Building Your Baby's Library

By Mary Michell

There are many books for babies out there, so how do you know which ones are worth checking out? Here's a list of time-tested, baby-approved picture books that you and your little one will read over and over again. You also get my librarian's guarantee: these books will wear out before you get tired of them!

  • Goodnight Moon

    1947 by Brown, Margaret Wise

    A perfect book for a bedtime snuggle. Its colorful illustrations feature lots of images to find and discuss, and the rhythmic text is so much fun to read. The story of a room slowly darkening as bedtime approaches will gently lull your little one to sleep. Caution: it may have the same effect on you!

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  • The Runaway Bunny

    2005 by Brown, Margaret Wise

    As kids start to assert their independence, things shift a bit in the family. Margaret Wise Brown understood this perfectly and wrote a book about a bunny who is not at all pleased with his mother. Clement Hurd's beautiful drawings illustrate their conversation—an interaction that will be very familiar to both young children and their parents.

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  • Corduroy

    2008 by Freeman, Don

    This beloved story was first published in 1968, and since then generations of kids and parents have fallen in love with the little stuffed bear who is just looking for a home—and a missing button. You will too!

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  • Curious George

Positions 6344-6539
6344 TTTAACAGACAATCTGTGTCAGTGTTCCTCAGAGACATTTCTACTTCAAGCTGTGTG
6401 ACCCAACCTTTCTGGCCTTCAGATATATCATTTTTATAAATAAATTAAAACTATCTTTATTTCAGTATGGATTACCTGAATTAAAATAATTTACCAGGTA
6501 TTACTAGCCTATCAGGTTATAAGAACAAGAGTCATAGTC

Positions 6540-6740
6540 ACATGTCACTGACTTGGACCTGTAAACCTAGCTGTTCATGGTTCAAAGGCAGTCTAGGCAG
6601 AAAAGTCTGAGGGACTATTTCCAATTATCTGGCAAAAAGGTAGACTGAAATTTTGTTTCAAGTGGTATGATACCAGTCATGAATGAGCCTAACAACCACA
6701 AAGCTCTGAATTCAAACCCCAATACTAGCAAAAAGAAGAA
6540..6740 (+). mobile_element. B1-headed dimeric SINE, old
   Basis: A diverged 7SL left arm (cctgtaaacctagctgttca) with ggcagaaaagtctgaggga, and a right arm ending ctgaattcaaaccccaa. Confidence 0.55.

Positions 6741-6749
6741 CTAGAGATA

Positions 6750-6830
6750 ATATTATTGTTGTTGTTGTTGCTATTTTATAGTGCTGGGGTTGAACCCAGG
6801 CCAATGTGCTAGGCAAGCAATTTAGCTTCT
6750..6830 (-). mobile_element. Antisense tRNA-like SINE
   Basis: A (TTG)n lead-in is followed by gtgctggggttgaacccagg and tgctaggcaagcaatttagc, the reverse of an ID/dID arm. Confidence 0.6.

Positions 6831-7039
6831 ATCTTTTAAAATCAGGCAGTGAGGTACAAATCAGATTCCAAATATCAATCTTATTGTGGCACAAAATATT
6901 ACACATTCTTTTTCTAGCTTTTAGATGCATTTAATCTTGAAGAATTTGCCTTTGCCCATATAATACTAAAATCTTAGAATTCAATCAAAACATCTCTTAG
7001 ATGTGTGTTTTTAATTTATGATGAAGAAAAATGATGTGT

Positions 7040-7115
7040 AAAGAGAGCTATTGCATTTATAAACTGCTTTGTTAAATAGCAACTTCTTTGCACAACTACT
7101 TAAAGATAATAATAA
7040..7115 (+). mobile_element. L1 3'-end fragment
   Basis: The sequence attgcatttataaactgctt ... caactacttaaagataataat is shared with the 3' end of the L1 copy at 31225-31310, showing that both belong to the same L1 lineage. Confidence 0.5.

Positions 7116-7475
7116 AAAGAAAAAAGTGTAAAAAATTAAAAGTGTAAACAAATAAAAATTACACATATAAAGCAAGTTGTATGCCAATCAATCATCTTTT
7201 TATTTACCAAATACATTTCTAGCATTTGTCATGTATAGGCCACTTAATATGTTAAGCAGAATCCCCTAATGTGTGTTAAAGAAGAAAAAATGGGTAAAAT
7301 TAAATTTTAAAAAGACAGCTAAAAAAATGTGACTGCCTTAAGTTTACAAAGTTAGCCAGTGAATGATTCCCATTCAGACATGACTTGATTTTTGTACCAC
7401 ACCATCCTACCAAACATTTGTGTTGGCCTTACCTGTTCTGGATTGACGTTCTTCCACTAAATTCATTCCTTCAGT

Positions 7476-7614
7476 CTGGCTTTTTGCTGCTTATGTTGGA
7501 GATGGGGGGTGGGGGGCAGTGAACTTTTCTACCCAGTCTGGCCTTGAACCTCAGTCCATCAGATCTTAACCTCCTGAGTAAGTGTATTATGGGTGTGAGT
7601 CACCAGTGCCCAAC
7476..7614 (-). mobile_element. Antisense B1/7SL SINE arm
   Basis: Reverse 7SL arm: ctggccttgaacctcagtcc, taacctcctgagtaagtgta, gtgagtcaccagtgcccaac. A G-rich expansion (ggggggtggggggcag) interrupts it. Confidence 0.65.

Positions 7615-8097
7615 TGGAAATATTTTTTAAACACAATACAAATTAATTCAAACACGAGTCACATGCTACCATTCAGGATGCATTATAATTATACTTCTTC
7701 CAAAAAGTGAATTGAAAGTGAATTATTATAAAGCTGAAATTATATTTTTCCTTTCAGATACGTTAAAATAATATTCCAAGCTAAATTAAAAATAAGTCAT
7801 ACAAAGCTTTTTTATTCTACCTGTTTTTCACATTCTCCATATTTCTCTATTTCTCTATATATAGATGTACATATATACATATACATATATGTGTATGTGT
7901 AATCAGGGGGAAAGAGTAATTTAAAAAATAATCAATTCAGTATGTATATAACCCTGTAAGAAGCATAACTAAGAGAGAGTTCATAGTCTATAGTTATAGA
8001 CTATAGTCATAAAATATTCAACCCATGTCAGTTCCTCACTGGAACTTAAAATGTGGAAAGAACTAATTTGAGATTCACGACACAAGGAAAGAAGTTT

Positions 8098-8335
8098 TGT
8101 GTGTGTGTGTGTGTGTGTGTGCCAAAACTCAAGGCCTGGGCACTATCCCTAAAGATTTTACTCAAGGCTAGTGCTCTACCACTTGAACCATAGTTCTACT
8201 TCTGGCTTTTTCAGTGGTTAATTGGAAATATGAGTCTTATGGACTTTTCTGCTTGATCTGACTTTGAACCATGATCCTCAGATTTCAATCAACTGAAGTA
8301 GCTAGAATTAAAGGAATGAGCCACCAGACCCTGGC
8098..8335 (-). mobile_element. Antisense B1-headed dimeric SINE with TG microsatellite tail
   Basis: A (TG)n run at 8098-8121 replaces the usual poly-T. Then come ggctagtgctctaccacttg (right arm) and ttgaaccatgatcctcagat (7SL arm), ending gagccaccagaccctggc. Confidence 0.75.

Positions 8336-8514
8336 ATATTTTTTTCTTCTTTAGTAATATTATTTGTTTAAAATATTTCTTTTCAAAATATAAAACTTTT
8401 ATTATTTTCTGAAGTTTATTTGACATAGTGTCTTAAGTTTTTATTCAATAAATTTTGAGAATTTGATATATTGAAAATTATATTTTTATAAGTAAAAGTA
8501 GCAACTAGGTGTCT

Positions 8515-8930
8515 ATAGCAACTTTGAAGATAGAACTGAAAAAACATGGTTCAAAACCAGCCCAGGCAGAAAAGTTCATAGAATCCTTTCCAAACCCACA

1941 by Rey, H. A.

    Every well-read toddler needs a copy of Curious George, the monkey who embodies all the energy and curiosity of your average three-year-old. H.A. Rey was an author who perfectly understood what captures a young child's imagination. Don't be surprised if your child memorizes this story by heart and corrects you if you make a mistake while reading.

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  • Make Way for Ducklings

    1969 by McCloskey, Robert

    Each one of the beautiful sepia drawings in this book is a work of art, and the story couldn't be more engaging for young children. And it's a true story! You and your child will love this tale of humans helping a duckling mom and her new babies cross a busy Boston street. My favorite illustrations are the ones showing a flying duck's view of the streets and gardens of Boston.

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  • Brown Bear, Brown Bear, What Do You See?

    1992 by Martin, Bill

    Another must-have. Bill Martin has given his young readers three gifts in one book: vibrant colors, beautiful animals, and a story that creates a lot of anticipation about what's on the next page. Just try stopping this book half-way through. Can't be done.

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  • The Very Hungry Caterpillar

    1987 by Carle, Eric